Mobilisation or the adoption of whichever position the mother finds most comfortable should be encouraged. A foam rubber wedge under the side of the mattress will help to prevent supine hypotensive syndrome by giving a lateral tilt. A birthing chair or a reclining chair may be more comfortable than a delivery bed. Regional epidural block provides excellent analgesia and, if necessary, allows easier instrumental deliveries and also manipulation of the second twin. The use of inhalation analgesia may be helpful, either before the epidural is in situ or during the second stage if the effect of the epidural is wearing off.

  • If fetal compromise occurs during labour, delivery will need to be expedited, usually by caesarean section. Action may also need to be taken if the mother's condition gives cause for concern.
  • If uterine activity is poor, the use of intravenous oxytocin may be required once the membranes have been ruptured.
  • If the babies are expected to be premature and of low birth weight or known to have any other problems, the neonatal unit must be informed.

Management of the births

The second stage of labour may be confirmed by a vaginal examination. The obstetrician, paediatric team and anaesthetist should be present for the births because of the risk of complications.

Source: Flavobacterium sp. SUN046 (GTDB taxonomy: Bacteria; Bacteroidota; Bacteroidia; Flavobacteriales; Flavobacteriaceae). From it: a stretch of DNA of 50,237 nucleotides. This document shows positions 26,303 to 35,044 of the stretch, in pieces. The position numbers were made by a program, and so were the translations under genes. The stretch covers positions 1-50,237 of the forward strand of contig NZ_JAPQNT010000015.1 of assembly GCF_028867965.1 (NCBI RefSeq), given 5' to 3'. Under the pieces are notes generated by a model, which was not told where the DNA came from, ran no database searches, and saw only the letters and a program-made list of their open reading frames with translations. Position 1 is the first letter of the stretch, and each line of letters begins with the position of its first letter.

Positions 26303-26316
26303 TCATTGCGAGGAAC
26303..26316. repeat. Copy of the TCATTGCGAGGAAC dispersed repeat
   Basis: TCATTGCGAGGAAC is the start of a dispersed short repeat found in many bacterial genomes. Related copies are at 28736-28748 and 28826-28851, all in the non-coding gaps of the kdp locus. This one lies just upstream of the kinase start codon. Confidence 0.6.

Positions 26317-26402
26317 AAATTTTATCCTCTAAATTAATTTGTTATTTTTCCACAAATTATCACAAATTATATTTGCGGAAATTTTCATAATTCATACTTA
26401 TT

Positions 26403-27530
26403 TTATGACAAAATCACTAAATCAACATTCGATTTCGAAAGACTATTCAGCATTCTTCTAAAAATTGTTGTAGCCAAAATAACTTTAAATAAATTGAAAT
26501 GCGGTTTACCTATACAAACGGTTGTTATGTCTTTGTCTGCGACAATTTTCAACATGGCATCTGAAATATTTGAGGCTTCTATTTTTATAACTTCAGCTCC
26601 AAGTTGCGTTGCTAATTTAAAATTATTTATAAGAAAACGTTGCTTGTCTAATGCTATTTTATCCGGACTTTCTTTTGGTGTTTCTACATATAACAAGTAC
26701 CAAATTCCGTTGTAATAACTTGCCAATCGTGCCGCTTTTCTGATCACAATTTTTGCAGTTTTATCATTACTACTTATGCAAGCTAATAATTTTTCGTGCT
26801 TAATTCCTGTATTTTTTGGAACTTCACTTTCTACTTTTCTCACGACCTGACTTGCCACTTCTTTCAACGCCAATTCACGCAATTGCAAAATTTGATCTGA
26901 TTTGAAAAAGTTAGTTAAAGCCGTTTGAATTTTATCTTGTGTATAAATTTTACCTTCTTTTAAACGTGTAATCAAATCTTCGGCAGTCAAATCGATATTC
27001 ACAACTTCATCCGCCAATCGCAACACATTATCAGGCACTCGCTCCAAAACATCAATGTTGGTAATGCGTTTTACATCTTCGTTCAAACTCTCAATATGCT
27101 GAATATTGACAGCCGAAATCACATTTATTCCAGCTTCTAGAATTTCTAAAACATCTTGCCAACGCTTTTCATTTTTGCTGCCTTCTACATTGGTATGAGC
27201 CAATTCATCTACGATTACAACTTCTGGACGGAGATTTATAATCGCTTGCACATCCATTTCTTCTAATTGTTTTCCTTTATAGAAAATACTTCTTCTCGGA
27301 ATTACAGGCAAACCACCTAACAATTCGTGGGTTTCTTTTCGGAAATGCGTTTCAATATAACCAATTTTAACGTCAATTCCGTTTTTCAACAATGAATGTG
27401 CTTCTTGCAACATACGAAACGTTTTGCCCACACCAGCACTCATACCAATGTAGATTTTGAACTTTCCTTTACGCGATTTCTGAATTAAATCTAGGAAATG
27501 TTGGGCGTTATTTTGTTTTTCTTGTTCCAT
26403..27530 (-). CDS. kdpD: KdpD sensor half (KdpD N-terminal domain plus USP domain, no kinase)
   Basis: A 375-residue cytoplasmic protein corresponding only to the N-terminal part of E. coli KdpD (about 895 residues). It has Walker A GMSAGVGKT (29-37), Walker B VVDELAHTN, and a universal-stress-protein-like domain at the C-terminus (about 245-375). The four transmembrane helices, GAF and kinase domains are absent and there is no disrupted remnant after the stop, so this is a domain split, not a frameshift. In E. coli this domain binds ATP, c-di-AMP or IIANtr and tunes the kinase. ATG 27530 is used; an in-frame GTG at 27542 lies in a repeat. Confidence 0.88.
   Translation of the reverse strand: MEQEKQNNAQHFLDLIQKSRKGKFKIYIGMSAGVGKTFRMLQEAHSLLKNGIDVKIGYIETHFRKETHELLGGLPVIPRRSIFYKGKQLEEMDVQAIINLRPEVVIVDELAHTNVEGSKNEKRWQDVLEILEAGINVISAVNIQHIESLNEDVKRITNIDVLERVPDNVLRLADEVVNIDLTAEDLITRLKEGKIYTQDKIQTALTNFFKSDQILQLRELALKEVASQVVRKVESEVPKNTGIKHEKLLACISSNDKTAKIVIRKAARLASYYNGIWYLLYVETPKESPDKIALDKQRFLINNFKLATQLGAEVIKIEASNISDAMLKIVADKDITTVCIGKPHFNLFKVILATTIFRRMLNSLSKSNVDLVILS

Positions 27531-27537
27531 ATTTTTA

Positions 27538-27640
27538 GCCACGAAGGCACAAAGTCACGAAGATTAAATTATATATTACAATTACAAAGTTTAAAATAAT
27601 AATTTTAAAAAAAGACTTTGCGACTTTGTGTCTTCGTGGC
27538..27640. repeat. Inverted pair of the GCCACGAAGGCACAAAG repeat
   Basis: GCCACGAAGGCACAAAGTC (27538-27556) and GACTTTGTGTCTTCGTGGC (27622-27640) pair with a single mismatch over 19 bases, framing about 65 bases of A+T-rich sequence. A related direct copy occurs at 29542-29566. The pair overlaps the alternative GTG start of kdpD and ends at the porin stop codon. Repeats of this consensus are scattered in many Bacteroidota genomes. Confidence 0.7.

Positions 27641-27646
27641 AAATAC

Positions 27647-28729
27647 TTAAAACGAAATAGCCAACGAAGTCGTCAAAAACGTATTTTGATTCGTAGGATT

• If epidural analgesia has been used, it may be 'topped up'.
  • The possibility of emergency caesarean section is ever-present and the operating theatre should be ready to receive the mother at short notice.
  • Monitoring of both fetal hearts should continue.
  • Provided that the first twin is presenting by the vertex, the birth can be expected to proceed normally.
  • When the first twin is born, the time of birth and the sex are noted, and the baby and cord must be labelled as 'twin one' immediately.
  • The baby may be put to the breast because suckling stimulates uterine contractions.
  • If the first baby requires active resuscitation, the paediatric team will take over.
  • After the birth of the first twin, abdominal palpation is carried out to ascertain the lie, presentation and position of the second twin and to auscultate the fetal heart: